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General Dynamics Upgrades DMR Radios to Quadruple US Navy’s Network Communications Capacity


General Dynamics DMR Radios
General Dynamics has upgraded their Digital Modular Radios (DMR) to quadruple the United States Navy’s network communications capacity.

The radio’s four channels are being upgraded with high-frequency dynamic routing (HFDR) software to double their channels to eight. Along with the HFDR, the high-frequency virtual channel exploitation software increases the DMR’s virtual channels to 16 while using the high frequency line-of-sight and ultra-high frequency satellite communications frequencies.

These sorts of advancements in radio technology are why the US Navy has trusted DMRs for such a long time. "As the first software-defined radio to be used by the U.S. military, DMR continues to produce long-term cost-effectiveness for the Navy because these technology advancements use software, avoiding time-consuming and cost-intensive hardware replacements," said Chris Marzilli, president of General Dynamics Mission Systems.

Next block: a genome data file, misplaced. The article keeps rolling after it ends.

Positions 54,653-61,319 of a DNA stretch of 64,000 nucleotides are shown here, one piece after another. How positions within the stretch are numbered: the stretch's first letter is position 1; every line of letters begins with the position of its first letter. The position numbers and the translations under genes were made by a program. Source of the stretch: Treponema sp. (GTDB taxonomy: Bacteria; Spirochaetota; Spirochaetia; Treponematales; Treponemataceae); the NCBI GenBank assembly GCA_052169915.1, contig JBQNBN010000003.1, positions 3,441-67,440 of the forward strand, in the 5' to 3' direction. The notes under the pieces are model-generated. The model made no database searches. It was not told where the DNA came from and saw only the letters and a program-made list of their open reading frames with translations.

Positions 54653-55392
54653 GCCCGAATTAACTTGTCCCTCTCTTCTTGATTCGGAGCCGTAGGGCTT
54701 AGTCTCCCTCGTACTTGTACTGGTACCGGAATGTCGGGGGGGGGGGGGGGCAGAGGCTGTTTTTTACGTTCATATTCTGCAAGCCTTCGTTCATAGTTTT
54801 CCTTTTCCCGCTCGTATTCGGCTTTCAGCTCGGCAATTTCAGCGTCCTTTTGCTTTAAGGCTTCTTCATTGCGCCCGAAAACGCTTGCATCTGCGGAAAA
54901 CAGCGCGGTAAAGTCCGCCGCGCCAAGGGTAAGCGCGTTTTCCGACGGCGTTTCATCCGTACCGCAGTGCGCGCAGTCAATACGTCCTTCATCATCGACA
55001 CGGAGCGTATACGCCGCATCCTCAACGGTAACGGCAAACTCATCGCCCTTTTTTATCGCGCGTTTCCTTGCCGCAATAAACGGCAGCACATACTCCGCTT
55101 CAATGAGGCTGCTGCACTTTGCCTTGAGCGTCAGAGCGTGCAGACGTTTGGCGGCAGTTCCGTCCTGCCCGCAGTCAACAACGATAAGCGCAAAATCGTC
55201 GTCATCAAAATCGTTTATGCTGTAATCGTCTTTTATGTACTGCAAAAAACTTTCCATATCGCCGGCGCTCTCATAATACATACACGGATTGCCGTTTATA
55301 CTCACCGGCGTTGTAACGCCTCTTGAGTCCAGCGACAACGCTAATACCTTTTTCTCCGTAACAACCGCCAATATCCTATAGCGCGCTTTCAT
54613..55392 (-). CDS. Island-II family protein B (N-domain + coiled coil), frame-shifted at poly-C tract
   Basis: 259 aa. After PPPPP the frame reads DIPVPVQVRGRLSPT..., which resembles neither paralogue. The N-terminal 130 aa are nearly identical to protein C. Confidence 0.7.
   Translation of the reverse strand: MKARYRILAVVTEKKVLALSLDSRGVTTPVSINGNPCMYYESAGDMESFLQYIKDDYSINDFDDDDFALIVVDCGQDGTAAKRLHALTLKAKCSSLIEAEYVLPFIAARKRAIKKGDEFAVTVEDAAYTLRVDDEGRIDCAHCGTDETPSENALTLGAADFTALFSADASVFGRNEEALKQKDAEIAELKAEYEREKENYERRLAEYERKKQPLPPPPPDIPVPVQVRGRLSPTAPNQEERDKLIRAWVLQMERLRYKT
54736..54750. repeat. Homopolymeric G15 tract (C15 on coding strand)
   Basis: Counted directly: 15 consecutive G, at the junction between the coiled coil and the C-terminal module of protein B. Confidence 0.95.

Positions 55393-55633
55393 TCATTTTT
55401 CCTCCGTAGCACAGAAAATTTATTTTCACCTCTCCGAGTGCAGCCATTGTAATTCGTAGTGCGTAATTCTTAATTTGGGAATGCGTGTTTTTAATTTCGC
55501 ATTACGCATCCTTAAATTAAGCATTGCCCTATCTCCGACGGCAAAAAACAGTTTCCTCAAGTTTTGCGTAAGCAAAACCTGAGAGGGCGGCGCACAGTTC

This fourfold increase in channels does not come at the expense of additional hardware or changing the configuration of close-quartered shipboard radio rooms. General Dynamics is also looking to integrate mobile-user objective system waveform into DMRs, which gives it voice clarity capabilities similar to those found on mobile phones.

The state-of-the-art GMR is the first of its kind, according to General Dynamics’ website, “The Digital Modular Radio (DMR), AN/USC-61(C), is the first software-defined radio to have become a communications system standard for the U.S. Military. The compact, multi-channel DMR provides multiple waveforms and multi-level information security for voice and data communications from the core of the network to the tactical edge.”

There are currently 500 secure, four-channel DMR radios used in Navy operations all across the world. Some of the benefits of these DMRs include, but are not limited to:
  • Single radio for the entire 2 MHz – 2 GHz band
  • Dramatically simplified shipboard communications system architecture
  • Superior co-site performance
  • Reduced manpower requirements
  • Full logistical support in the U.S. Navy system

The Navy first equipped these radios in 1998 on surface and subsurface ships, along with several land-based locations. With the way they are expanding their channels, it would be no surprise to see them around for another 17 years.

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